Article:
Interesting question, Suresh.
As you point out capped-price ELAs work against the vendor regardless of initial quantity one price. This is true (IMHO) for two reasons...
First and obvious, the upside is capped. Second, less obvious, the customer gets more and more value without paying anything.
We believe customers ought to pay for value under all circumstances even though they may not pay much per unit on the margin.
I would suggest dealing with this in two ways.
If the customer wants an Enterprise license, quote one that you think is fair to you. Cap it out when they reach X CPUs where X is a very large number and by which time they will have paid you A LOT of money. Alternatively, quote a high price that you would accept (e.g. multiple millions).
Of course whatever you think is fair, the customer may not. (And if they do, I guarantee that you have negotiated against yourself and won't be treating yourself fairly.)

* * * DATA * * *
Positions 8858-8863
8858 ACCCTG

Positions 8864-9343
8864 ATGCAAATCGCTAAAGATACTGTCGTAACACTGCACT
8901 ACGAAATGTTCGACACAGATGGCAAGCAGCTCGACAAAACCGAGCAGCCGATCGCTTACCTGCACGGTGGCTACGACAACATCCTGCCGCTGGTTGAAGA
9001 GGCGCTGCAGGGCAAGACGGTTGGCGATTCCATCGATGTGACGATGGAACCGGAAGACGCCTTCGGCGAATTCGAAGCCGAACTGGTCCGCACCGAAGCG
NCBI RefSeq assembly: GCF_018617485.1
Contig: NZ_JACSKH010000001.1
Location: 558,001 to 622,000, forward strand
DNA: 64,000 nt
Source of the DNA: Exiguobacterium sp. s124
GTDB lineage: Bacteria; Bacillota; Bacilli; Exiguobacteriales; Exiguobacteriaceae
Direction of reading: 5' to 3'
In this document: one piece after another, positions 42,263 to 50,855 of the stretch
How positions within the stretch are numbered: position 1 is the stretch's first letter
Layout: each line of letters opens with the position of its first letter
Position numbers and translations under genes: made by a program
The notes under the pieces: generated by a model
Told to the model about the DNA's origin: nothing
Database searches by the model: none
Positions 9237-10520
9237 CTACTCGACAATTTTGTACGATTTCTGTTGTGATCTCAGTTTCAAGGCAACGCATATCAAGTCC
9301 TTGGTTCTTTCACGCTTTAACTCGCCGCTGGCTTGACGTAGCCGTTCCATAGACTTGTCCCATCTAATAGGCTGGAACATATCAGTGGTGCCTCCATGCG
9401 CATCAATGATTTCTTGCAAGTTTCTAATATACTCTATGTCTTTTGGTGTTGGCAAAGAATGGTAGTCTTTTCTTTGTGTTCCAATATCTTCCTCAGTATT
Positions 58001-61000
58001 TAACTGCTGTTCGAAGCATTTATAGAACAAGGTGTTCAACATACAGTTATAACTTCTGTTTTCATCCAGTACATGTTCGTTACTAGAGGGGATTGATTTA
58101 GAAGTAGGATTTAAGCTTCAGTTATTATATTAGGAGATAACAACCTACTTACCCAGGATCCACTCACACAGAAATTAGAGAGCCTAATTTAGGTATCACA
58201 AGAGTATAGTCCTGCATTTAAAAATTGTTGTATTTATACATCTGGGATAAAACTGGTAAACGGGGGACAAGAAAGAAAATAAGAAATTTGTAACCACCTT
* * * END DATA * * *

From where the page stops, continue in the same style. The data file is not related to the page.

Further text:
I think the right way to do this is to develop a discount schedule whose unit price drops until you reach some number of CPUs and then it flattens out so it looks like "beyond X CPUs the unit price is Y per unit". Make sure the X is large enough so the customer might reach it. Also make sure the less-than-X CPU prices drop off reasonably but not so sharply that the unit price of Y isn't too small.
Hope this helps...
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